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Book awards: North Dakota Flicker Tale Children's Book Award Nominee

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Works (16)

TitlesOrder
Giant Dance Party by Betsy BirdPicture Books, 2016
I'm My Own Dog by David Ezra SteinPicture Books, 2016
Rosie Revere, Engineer by Andrea BeatyPicture Books, 2016
This Little Piggy by Tim HarringtonPicture Books, 2016
Charlie Bumpers vs. the Teacher of the Year by Bill HarleyIntermediate Books, 2016
The Chicken Squad: The First Misadventure by Doreen CroninIntermediate Books, 2016
Dory Fantasmagory by Abby HanlonIntermediate Books, 2016
The Miniature World of Marvin & James (The Masterpiece Adventures) by Elise BroachIntermediate Books, 2016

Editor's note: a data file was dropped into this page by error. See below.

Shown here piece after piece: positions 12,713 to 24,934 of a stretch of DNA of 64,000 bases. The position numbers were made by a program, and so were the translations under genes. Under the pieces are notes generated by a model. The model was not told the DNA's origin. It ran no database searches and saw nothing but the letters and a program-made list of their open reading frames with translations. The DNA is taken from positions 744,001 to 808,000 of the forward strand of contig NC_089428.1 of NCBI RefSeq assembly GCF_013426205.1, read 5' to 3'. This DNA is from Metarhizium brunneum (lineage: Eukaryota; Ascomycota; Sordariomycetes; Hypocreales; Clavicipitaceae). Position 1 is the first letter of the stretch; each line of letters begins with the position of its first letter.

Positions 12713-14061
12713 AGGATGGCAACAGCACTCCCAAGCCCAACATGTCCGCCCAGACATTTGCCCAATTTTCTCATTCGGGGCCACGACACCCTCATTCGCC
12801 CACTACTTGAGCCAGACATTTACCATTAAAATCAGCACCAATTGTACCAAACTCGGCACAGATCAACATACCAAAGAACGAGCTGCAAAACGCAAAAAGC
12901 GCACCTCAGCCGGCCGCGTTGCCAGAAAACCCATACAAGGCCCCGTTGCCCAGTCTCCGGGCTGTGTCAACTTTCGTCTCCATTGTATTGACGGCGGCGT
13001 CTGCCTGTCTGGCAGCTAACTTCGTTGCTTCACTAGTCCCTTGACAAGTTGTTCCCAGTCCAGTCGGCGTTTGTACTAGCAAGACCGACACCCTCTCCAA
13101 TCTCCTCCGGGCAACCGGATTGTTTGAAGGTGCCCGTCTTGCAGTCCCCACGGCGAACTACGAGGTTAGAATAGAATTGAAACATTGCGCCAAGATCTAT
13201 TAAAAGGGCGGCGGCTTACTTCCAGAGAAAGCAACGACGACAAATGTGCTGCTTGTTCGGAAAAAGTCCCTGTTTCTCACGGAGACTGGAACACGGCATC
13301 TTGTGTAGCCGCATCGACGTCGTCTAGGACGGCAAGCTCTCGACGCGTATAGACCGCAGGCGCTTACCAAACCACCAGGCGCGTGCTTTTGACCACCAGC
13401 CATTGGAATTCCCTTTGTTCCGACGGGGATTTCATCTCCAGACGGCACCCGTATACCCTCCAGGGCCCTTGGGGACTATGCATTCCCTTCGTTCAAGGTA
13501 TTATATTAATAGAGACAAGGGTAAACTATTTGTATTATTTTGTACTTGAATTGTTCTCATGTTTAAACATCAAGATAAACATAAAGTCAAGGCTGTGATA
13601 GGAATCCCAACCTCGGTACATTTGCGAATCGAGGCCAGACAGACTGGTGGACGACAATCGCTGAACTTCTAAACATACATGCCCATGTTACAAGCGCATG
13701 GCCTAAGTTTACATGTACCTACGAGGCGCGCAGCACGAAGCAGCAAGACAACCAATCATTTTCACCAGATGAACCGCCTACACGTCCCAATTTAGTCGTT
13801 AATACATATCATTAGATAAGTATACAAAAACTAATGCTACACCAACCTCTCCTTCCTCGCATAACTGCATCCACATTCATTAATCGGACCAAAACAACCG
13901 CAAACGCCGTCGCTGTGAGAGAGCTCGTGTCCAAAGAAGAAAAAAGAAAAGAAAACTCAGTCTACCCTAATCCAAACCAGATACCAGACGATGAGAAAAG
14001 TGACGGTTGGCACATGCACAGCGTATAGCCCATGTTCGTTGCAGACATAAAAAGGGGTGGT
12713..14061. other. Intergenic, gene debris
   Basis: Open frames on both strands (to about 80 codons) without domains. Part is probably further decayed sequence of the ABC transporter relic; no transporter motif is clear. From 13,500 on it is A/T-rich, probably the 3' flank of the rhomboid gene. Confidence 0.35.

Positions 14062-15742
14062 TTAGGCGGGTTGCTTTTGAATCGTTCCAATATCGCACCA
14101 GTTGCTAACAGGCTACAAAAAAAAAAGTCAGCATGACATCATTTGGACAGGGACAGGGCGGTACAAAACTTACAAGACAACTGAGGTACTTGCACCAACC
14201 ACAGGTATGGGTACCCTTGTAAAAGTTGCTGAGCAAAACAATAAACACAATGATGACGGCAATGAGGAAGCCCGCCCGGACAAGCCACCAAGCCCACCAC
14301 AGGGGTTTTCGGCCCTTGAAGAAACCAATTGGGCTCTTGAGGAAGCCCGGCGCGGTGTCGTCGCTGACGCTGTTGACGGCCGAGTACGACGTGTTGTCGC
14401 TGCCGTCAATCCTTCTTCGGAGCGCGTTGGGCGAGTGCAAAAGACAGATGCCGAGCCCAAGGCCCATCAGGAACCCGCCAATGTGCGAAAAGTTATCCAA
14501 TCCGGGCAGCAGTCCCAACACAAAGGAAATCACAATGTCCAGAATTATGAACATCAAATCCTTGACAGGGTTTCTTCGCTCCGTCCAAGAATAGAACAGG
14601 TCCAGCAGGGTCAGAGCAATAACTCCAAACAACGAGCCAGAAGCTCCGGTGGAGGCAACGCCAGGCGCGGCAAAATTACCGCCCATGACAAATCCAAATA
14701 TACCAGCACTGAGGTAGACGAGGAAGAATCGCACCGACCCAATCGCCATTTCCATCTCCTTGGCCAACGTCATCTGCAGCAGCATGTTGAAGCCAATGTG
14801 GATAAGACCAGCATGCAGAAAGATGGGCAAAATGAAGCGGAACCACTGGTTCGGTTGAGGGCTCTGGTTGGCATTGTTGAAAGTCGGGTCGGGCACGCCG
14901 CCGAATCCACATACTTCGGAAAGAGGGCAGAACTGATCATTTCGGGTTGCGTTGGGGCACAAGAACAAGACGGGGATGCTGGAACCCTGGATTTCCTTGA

The Fourteenth Goldfish by Jennifer L. HolmJuvenile Books, 2016
Greenglass House by Kate MilfordJuvenile Books, 2016
Rump: The True Story of Rumpelstiltskin by Liesl ShurtliffJuvenile Books, 2016
Upside Down in the Middle of Nowhere by Julie T. LamanaJuvenile Books, 2016
The Finest Hours: The True Story of the U.S. Coast Guard's Most Daring Sea Rescue by Michael J. TougiasNon-Fiction Books, 2016
Nathan Hale's Hazardous Tales: Treaties, Trenches, Mud, and Blood (A World War I Tale) by Nathan HaleNon-Fiction Books, 2016
Spic-and-Span!: Lillian Gilbreth's Wonder Kitchen (Great Idea Series) by Monica KullingNon-Fiction Books, 2016
To Dare Mighty Things: The Life of Theodore Roosevelt by Doreen RappaportNon-Fiction Books, 2016

Award description

The Flicker Tale Children's Book Award

Compiled by Paulette Nelson